2. We’ve also long known that child marriage has significant impacts on fertility. Child brides not only bear children earlier, but have more children over their lifetime than women who marry after the age of 18. Yet the magnitude of the effects on economies may be larger than we thought. In Pakistan, for example, ending child marriage would reduce total fertility rates by about 10 percent. High fertility yields very large welfare costs for families by reducing their standard of living. It also generates significant costs to national economies through the demands for basic services posed by ever larger populations.

Given that child marriage rates are highest in some of the fastest growing countries in the world, the reduced pace of population growth that could result from eradicating child marriage and associated adolescent births is probably the single largest beneficial contribution that ending the practice can have on poor households and national economies.

Looking at the combined effects of welfare costs, earnings losses and the costs of social services, child marriage is likely to have tremendously high economic costs at the national level. In Niger, for example, which has the highest child marriage rates in the world, our preliminary estimates indicate that just through three channels — welfare benefits from reduced population growth, better educational outcomes for girls, and lower costs for the public provision of education up to the secondary level — eliminating child marriage could lead to benefits valued at more than $25 billion (in purchasing power parity terms) between 2014 and 2030. These benefits would be tremendously beneficial toward alleviating the country’s deep poverty.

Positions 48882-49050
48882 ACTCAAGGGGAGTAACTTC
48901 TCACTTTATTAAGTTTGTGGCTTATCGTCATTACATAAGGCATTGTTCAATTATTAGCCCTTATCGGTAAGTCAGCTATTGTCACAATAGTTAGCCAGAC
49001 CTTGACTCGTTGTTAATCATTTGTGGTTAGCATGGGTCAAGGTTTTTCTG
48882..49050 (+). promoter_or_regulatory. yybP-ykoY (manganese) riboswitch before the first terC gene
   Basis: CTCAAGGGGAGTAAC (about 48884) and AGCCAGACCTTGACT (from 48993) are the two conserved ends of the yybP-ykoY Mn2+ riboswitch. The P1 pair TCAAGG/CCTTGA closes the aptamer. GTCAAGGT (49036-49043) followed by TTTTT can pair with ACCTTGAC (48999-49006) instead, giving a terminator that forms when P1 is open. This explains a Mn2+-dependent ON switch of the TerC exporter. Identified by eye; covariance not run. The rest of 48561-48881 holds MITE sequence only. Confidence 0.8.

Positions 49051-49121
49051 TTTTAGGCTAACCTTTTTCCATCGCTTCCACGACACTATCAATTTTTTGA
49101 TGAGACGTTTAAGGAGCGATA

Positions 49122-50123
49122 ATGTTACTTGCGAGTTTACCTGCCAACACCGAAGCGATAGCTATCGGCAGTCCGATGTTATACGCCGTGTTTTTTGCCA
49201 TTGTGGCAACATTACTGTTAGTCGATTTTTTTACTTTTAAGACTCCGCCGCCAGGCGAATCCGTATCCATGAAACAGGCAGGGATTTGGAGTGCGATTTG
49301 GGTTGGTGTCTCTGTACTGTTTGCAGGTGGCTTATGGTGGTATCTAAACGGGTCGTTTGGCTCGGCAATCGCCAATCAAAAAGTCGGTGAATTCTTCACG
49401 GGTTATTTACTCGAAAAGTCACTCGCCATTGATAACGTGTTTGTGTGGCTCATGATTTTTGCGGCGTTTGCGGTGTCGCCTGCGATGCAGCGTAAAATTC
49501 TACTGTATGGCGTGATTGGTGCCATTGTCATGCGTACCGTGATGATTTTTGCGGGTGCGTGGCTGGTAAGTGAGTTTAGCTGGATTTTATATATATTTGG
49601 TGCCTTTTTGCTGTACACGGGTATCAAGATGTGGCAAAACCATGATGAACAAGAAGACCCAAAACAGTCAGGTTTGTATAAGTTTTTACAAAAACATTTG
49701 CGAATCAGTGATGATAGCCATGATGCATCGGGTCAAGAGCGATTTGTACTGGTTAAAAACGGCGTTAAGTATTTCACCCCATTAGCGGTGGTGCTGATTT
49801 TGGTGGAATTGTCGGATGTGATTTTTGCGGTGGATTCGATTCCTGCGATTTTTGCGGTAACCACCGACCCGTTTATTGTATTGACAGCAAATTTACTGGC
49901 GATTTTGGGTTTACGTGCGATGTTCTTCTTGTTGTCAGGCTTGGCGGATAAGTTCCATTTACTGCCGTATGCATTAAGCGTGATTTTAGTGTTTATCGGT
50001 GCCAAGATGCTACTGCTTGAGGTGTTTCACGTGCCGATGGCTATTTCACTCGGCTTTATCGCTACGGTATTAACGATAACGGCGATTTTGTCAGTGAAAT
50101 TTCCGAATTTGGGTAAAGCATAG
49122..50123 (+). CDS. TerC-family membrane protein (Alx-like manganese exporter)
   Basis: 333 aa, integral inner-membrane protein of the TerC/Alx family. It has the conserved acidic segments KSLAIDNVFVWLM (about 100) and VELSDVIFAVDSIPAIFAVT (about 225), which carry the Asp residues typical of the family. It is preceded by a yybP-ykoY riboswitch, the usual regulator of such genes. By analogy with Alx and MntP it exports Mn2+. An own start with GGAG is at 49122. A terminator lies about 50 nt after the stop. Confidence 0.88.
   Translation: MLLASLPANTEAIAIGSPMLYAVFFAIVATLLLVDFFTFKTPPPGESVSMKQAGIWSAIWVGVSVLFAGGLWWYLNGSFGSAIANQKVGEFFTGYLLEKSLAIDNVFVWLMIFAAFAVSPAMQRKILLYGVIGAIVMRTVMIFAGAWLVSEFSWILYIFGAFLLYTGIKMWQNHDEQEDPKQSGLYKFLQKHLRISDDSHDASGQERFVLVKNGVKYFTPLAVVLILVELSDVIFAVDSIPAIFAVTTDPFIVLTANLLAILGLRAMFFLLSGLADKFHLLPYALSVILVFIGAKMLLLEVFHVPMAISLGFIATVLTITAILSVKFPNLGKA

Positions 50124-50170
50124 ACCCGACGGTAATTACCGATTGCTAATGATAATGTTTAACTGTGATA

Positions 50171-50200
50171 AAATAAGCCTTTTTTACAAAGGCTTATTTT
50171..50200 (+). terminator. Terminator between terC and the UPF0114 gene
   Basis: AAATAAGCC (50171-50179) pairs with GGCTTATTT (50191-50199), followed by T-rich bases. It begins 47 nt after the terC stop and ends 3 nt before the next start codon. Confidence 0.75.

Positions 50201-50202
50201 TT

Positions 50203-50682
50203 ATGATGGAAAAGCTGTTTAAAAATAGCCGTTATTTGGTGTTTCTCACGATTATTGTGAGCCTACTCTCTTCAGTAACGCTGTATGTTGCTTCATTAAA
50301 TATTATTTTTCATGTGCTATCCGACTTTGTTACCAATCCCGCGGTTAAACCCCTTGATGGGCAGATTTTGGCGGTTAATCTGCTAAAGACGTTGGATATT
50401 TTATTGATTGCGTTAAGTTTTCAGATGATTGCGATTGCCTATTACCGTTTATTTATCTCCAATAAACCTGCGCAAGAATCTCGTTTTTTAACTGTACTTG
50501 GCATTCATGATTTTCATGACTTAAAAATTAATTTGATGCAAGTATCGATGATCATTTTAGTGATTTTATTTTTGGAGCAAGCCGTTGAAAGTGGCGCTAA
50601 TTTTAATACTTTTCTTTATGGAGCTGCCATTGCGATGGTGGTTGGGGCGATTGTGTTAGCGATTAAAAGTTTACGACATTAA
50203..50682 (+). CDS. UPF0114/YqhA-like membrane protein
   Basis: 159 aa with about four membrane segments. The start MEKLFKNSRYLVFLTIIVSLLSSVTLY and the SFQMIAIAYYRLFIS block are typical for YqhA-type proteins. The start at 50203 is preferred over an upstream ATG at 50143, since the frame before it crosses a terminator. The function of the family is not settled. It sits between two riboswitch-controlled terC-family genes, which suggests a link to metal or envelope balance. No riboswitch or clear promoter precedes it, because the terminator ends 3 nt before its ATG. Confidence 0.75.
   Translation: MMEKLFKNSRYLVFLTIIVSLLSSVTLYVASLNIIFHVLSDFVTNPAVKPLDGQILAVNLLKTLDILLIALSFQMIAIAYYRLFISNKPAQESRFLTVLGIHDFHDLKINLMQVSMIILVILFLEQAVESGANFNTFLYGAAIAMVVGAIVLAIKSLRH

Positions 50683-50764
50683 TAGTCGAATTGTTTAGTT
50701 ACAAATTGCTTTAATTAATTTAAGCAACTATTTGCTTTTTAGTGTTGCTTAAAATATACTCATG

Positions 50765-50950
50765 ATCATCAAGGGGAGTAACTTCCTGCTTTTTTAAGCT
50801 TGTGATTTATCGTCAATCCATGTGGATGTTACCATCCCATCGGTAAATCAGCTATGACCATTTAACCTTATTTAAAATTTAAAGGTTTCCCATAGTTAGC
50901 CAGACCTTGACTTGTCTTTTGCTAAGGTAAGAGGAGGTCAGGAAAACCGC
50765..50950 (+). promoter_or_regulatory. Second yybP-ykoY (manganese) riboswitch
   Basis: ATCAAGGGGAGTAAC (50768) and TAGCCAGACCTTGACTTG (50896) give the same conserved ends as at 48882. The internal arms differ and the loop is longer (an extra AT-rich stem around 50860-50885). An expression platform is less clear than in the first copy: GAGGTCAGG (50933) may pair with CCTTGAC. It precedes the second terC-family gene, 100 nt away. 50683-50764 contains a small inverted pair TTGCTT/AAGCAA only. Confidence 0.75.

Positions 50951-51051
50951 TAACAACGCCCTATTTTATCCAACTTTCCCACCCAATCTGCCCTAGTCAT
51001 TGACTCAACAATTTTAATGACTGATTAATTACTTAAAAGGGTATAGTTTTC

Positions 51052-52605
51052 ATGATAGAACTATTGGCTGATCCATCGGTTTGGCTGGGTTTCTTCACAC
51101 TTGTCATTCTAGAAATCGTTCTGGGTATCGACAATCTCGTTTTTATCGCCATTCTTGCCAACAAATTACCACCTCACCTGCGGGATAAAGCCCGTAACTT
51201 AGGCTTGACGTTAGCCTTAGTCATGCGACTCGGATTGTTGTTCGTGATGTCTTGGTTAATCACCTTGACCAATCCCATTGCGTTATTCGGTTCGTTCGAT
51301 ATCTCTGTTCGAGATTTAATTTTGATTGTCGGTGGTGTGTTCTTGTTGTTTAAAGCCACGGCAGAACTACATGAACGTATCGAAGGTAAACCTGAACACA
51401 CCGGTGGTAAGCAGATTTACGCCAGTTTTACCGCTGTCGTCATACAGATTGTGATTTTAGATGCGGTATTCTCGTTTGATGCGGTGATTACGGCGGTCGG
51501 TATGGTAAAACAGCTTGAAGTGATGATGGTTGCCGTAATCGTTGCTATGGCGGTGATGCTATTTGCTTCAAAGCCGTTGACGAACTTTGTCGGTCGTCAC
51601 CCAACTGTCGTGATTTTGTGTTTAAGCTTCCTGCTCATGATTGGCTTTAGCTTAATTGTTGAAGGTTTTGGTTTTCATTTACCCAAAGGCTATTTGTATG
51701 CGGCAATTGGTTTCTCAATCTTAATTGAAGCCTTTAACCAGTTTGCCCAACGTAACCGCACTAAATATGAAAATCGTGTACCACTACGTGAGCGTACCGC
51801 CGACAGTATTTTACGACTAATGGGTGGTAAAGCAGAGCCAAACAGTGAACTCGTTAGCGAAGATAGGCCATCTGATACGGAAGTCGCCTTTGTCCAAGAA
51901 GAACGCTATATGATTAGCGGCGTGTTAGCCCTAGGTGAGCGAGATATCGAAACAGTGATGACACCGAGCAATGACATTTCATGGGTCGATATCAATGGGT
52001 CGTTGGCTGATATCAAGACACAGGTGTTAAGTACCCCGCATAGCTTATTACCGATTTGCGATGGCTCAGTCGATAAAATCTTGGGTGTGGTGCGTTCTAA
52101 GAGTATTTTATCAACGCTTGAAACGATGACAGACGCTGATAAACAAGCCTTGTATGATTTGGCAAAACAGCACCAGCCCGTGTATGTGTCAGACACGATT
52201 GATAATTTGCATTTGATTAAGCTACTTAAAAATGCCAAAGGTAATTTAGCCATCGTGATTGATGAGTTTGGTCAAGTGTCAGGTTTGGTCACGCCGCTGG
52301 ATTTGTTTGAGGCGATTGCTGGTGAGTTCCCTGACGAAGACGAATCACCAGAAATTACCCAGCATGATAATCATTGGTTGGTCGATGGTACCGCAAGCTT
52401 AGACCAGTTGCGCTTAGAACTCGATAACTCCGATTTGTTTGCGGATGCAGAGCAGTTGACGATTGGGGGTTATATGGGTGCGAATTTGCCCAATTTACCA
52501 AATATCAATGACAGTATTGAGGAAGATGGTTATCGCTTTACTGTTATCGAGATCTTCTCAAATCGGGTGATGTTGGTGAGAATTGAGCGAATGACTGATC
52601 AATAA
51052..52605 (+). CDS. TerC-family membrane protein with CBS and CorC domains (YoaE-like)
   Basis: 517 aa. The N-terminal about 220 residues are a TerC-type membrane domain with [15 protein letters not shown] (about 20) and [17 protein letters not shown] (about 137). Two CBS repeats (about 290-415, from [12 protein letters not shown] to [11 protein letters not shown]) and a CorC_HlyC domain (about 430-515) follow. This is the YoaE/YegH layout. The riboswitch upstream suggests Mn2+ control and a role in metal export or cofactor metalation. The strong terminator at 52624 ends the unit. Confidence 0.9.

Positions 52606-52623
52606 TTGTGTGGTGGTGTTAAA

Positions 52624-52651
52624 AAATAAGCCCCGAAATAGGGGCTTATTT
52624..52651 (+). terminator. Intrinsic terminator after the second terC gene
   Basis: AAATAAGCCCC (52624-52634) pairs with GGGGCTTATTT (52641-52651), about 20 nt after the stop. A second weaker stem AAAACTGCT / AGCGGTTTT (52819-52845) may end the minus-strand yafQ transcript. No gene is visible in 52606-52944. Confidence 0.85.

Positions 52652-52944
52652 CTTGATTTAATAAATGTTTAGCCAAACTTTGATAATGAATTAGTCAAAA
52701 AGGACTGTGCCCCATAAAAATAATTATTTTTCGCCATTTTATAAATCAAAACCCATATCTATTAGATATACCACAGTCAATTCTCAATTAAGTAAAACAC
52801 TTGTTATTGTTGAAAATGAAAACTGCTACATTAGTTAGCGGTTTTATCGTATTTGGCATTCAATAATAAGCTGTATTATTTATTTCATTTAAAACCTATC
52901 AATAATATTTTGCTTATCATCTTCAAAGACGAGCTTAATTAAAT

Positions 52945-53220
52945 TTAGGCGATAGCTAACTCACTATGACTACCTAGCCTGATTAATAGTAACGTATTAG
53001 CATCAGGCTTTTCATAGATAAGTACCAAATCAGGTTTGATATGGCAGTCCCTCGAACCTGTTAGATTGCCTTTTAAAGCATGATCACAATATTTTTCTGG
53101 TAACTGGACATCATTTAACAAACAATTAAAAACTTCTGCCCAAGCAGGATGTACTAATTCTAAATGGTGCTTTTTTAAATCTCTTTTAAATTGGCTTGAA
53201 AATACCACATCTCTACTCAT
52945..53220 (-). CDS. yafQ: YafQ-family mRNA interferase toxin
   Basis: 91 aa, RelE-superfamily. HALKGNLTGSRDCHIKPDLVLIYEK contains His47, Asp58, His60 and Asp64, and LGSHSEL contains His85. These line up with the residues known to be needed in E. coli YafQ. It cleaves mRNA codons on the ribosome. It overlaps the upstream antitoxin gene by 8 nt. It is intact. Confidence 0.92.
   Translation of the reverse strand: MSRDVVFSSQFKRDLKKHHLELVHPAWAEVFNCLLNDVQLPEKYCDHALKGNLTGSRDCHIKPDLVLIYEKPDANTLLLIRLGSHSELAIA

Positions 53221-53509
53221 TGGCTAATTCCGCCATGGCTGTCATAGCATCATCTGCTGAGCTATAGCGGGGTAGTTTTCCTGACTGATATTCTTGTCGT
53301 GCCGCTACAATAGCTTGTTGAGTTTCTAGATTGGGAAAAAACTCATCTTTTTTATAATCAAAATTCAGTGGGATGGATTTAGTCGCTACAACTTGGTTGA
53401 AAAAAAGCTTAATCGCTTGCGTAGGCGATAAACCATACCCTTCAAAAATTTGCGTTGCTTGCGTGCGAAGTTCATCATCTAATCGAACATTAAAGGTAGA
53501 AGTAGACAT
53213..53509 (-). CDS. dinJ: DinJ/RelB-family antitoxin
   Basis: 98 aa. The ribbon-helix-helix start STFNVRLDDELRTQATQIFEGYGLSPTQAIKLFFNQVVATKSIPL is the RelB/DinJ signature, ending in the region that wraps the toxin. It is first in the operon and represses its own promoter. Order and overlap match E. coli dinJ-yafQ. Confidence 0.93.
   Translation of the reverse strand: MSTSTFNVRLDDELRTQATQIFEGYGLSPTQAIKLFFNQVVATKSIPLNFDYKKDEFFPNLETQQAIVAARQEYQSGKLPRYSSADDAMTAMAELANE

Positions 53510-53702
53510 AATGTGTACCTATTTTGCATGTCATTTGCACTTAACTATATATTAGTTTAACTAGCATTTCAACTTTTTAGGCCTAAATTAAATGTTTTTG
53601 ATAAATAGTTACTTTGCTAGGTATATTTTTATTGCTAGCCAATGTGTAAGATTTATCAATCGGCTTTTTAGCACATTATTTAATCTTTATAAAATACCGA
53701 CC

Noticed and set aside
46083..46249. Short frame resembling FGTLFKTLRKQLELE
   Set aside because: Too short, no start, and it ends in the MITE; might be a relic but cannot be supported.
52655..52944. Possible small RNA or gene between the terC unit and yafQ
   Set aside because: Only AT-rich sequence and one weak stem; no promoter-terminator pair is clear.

Our study won’t be complete for another year, but the evidence we are already generating is solid enough to tell us that, in addition to the harmful effects on girls’ health, education, rights and well-being — the economic impacts of child marriage from the individual to the national levels are likely to be very significant. As such, and as leaders from the African Union gather next week to mobilize action toward ending child marriage, we call on global leaders to invest in ending this harmful practice. It is not only the right thing to do, but it is also a strategic investment in the current and future economic and human development of nations.

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About the authors

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Quentin Wodon

Quentin Wodon is a lead economist in the Education Global Practice at the World Bank. He has also held roles at Procter & Gamble and the International Movement ATD Fourth World, and taught at universities in Belgium and the U.S. He has more than 400 publications, holds Ph.D.s in economics and theology and religious studies, and is actively involved in pro bono work with nonprofits.


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Suzanne Petroni@suzp

Suzanne Petroni is the senior director for gender, population and development at the International Center for Research on Women, where, since 2012, she has led the organization’s work to improve development programs and policies by expanding the evidence base regarding the relationships between gender, sexual and reproductive health and rights, adolescence and demographic and socio-economic outcomes.